Ending Your Presentation

by Alvin Day - Date: 2007-08-01 - Word Count: 685 Share This!

How secure is a yes attained at the close of a sales presentation? For many sales professionals, this yes is the all important final goal. It's something they strive for at the end of their presentation as though the attainment of the word is as good as money in the bank. In truth, this is not always the case. There is something far more important that sales professionals should seek to secure at the end of their presentations, an agreement upon action.

Have you ever heard the word "yes" at the end of a presentation, only to find that days, weeks, months later the sale never did come through? This happens because of the following important principle: a yes without action is the same as a no. When you understand this, you will begin to leave your prospects with an agreement upon action, something that will detail the important next steps that must take place in order for you to get the sale rather than allowing them the simple evasion of just saying yes.

Take the following example: Andrea gives a convincing presentation after which her prospect says "yes," to her proposition. Not wanting to stay on the subject for fear that he will change his mind, Andrea moves on to discuss the next promotion and doesn't bring the first proposal up again. She leaves his office with a confident handshake, pleased that she has just made a sale.

After the presentation, Andrea sends over the necessary paperwork to get the deal in motion but has trouble reaching her prospect. She never gets the forms back and is unable to get him on the phone to talk him through the process. In the end, the promotion period comes and goes without Andrea making the sale. She wonders why her prospect said yes in the first place if he, in fact, never planned to buy.

Andrea is experiencing how weak a simple verbal agreement can be in a sales situation. Now that she has left his office, she cannot get her prospect to take action, fill out forms or even return her phone calls. In truth, she felt a little uncertain about the sale which is why she was so eager to leave the office without bringing it up again. An agreement that does not get specific is easier to obtain than one that lays out all of the requirements before the buyer says yes.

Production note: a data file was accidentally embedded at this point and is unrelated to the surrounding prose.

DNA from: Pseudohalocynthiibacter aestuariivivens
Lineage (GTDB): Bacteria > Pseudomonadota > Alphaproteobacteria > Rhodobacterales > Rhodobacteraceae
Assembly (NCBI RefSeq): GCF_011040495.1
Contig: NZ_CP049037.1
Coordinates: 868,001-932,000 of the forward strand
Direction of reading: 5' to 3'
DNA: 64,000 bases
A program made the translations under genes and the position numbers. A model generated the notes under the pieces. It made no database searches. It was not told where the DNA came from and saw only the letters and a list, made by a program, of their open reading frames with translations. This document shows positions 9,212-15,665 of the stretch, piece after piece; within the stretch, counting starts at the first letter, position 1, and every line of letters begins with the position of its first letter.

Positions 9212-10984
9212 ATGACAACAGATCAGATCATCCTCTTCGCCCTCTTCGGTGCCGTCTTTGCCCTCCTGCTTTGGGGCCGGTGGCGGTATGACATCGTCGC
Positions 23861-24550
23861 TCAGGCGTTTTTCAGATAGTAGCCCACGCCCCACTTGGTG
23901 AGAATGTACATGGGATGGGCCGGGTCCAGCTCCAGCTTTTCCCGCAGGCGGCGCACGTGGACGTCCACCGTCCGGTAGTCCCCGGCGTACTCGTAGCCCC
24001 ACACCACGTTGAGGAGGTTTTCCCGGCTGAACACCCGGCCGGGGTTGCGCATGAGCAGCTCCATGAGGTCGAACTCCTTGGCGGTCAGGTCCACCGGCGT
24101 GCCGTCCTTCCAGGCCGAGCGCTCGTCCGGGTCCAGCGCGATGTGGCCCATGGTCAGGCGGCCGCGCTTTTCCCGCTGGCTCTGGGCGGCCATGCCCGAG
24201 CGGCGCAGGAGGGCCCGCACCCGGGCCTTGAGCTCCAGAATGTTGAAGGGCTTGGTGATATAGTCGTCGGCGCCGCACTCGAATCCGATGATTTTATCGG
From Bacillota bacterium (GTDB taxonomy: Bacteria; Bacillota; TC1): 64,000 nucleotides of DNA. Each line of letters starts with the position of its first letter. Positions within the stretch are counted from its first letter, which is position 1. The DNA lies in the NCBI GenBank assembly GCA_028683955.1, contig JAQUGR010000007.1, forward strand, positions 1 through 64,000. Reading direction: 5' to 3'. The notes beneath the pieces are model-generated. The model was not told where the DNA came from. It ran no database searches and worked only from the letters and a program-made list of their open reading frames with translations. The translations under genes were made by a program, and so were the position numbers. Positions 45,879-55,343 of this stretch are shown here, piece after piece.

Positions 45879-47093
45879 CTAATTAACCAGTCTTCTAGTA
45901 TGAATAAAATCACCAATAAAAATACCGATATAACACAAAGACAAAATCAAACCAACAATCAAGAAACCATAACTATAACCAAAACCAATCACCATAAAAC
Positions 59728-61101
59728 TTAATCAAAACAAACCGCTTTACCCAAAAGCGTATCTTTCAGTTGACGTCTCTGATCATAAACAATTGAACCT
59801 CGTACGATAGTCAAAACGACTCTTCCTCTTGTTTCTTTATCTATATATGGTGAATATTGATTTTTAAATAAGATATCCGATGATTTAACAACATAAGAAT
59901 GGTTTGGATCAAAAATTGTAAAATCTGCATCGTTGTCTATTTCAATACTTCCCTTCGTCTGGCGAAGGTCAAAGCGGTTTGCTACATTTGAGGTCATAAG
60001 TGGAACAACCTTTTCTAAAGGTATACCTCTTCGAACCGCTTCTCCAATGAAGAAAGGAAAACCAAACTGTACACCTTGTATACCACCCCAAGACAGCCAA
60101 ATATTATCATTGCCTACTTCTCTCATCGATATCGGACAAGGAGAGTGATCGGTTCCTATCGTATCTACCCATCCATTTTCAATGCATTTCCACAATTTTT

As nice as it is to hear the word yes in a sales situation, Andrea should not have left her prospect's office satisfied with this answer. She needs to make sure that the customer is actually saying yes to the steps he will need to take in order to finalize the sale. Her dialogue might sound something like this. "Well then, since this all makes sense to you let's fill out this order form and I'll talk to your warehouse manager about storage space before I leave. You'll need to give this to your purchasing department so they can cut a purchase order and I'll come by to pick it up on Wednesday." If your prospect has no intention of following through with his "yes," you'll find out at this stage.

Action step: Turn your close into a "next steps" agreement. Break down your buying process into three or four simple steps and make sure that when a customer is interested in your product or service, you get him or her to specifically agree to these "next steps" instead of just saying yes.

At the end of your sales presentation, be sure that you get an answer that counts. When you have a prospect willing to say yes, push them further to agree to the specific steps involved in rolling out your proposal. Unless you have these action steps laid out and agreed upon, your close will be as uncertain as if your proposal had been met with a maybe.

Alvin Day is a Sales Training and Personal Empowerment coach who has helped many sales professionals reach and exceed their goals. For more on Alvin Day's Sales Training tools and resources visit www.theultimatesalesmanual.com.

Related Tags: sales training, sales strategies, sales success, earn more, increase income, sales pitches

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